Censoring ‘The Last of Us,’ George Santos’s comeuppance (?), a new lesbian bar (!?), same-sex marriage attack and powerlifter JayCee Cooper

5 queer and trans news stories to follow: March 3

Welcome to the weekend, queers! Whether you’re envisioning 48 hours full of Jell-O shots or two cozy afternoons spent with our most recent crossword, be sure you read our roundup of LGBTQ2S+ news stories before fully giving in to that Saturday vibe. 

1. Who wouldn’t obsess over Ellie and Riley in The Last of Us
2. Finally, George Santos faces the consequences of his actions
3. The U.S. could be getting its 28th lesbian bar 
4. Same-sex marriage is under attack—again
5. This trans athlete is lifting us up 

1. Who wouldn’t obsess over Ellie and Riley in The Last of Us

The Last of Us continues to deliver with the queer story lines this week, and we’re 100 percent here for it. In the latest installment of the zombie-filled HBO series, we get an episode-long flashback of Ellie, played by non-binary actor Bella Ramsey, being taken on what is essentially her first queer date. It’s really freaking cute, y’all, even if it culminates in one of the show’s characteristically brutal endings. 

But to add to the disappointment, it turns out that queer love is being thwarted even in ostensibly non-apocalyptic times (though that last part is definitely up for debate). It’s been reported that in some areas of the Middle East and North Africa, the show was censored and the version that aired had the kiss scene between Ellie and Riley cut out (!!). This is in contrast to the earlier intimate scenes between gay male characters Frank and Bill, which were kept intact, revealing an unsurprising whiff of misogyny in the mix. A depressing reminder that mushroom-style zombies are the least of our problems.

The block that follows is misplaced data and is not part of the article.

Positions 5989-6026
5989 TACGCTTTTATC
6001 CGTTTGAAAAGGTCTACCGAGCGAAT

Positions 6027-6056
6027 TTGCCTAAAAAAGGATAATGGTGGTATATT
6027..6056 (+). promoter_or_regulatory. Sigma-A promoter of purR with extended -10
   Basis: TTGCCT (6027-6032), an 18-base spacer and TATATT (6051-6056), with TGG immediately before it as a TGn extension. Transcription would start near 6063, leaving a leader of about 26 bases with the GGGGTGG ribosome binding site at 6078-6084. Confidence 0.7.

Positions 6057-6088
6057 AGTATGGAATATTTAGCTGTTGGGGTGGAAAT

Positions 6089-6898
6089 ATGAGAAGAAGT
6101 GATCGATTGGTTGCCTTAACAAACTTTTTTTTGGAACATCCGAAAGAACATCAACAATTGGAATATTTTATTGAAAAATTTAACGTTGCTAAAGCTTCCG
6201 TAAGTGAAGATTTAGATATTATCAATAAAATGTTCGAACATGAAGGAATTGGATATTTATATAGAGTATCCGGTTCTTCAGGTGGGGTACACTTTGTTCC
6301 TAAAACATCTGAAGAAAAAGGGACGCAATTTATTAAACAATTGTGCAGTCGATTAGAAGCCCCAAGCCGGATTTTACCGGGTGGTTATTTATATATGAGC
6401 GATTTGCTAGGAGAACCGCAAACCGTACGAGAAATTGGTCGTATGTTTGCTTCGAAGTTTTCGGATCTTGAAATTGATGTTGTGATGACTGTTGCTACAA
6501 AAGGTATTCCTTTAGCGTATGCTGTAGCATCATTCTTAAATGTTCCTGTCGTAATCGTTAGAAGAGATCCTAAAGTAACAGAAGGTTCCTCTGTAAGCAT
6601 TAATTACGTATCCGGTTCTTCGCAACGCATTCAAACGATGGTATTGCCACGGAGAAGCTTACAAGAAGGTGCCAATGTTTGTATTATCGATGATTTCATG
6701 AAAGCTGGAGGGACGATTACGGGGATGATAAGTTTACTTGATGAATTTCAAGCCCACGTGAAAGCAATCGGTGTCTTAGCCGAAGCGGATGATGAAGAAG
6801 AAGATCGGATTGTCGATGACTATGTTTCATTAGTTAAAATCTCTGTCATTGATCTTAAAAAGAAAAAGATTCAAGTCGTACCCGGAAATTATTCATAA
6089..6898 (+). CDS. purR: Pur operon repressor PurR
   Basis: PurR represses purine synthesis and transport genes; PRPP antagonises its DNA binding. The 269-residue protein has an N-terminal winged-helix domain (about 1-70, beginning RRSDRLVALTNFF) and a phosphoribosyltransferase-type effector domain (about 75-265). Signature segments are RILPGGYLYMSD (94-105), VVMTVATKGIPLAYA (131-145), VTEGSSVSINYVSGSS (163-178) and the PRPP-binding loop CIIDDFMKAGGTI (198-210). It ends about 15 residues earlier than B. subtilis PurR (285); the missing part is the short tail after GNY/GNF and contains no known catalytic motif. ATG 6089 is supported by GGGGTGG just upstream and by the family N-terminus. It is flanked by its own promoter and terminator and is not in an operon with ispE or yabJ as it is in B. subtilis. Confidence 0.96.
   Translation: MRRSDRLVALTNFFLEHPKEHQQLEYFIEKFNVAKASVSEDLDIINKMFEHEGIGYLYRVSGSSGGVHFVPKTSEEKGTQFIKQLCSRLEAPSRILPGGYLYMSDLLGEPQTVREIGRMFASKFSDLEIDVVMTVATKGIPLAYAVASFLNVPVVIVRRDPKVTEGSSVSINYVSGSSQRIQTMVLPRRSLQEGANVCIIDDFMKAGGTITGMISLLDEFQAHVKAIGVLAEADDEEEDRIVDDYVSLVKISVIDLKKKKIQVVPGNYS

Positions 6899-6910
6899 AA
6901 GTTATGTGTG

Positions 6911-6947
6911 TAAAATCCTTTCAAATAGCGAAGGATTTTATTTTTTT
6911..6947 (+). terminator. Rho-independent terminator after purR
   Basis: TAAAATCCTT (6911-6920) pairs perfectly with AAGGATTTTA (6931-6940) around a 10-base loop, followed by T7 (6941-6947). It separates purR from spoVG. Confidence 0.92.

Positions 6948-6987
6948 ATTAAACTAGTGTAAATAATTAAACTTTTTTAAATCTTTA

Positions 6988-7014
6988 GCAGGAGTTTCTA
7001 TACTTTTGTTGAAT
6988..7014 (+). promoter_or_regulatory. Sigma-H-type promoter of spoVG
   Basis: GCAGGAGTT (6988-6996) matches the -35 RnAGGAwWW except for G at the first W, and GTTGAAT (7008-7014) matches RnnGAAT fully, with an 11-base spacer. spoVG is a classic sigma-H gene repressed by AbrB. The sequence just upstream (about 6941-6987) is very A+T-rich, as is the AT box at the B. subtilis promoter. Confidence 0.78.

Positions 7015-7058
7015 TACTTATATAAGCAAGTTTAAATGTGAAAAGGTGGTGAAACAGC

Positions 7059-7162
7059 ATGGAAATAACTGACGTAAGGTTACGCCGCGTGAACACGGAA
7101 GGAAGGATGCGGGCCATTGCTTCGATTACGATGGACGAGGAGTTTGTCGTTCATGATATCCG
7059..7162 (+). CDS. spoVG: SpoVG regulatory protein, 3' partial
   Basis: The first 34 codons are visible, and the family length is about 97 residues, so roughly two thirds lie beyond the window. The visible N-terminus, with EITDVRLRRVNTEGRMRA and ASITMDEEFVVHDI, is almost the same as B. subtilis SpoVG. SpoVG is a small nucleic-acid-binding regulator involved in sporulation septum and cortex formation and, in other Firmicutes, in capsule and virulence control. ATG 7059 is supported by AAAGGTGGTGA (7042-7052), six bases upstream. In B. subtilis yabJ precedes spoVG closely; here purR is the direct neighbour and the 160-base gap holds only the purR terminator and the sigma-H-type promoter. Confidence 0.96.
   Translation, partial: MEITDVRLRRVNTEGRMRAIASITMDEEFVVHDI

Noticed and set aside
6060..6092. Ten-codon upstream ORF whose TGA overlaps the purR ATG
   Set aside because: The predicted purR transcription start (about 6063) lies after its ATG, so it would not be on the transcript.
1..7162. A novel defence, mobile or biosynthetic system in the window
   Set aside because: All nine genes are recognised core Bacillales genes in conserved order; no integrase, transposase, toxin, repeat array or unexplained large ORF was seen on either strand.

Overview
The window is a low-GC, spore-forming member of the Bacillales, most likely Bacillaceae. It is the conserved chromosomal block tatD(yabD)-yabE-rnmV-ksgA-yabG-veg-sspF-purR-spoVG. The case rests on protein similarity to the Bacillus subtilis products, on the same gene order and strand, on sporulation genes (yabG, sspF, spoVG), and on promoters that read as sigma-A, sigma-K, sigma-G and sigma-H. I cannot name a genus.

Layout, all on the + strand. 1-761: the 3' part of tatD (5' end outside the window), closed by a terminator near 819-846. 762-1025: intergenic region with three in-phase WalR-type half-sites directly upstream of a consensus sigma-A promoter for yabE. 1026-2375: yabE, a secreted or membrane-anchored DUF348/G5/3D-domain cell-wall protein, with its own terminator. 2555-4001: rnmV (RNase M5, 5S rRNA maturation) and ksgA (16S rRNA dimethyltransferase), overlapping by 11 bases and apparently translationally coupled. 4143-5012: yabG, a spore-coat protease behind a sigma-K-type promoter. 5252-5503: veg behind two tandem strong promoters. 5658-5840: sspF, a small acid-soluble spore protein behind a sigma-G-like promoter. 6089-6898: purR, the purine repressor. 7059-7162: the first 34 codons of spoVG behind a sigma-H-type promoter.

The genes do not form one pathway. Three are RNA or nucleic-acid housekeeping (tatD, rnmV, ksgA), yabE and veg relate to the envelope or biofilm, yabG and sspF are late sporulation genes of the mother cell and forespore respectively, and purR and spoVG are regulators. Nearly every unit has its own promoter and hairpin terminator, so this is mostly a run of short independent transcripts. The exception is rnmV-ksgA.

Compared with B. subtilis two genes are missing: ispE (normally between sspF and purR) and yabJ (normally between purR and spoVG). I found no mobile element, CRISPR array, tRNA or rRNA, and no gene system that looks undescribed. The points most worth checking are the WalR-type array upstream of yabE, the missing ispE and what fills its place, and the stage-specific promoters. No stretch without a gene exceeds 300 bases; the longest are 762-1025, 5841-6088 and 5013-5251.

2. Finally, George Santos faces the consequences of his actions

Constituents from the district of Rep. George Santos, R-N.Y., hold signs during the news conference outside the U.S. Capitol calling on House Speaker Kevin McCarthy to expel Santos from Congress, on Capitol Hill in Washington, Feb. 7, 2023.

Credit: Mariam Zuhaib/AP Photo

George Santos is sketchy AF. Not only did he lie to his constituents about basically his entire life, he’s also been accused of pretending to be Jewish, setting up a fake GoFundMe account and committing theft using a series of bad cheques. He’s also an out-and-out hypocrite—after multiple reports of Santos performing in drag, he continues to support anti-LGBTQ2S+ legislation like Florida’s “Don’t Say Gay” bill. Worst first-openly-gay-Republican-elected-to-Congress ever. 


Thankfully, it seems he may finally be held to account. On Thursday, the House Ethics committee announced that it’s officially investigating Santos for potentially unlawful activities related to his 2022 congressional campaign, violating federal conflict of interest laws, and potential sexual misconduct. This comes after it was discovered that Santos was already under parallel investigations by the Federal Elections Commission and the Justice Department. Hopefully at least one of the investigations makes like Trixie Mattel and Meatball and drags the Congressman for all he’s worth. 

3. The U.S. could be getting its 28th lesbian bar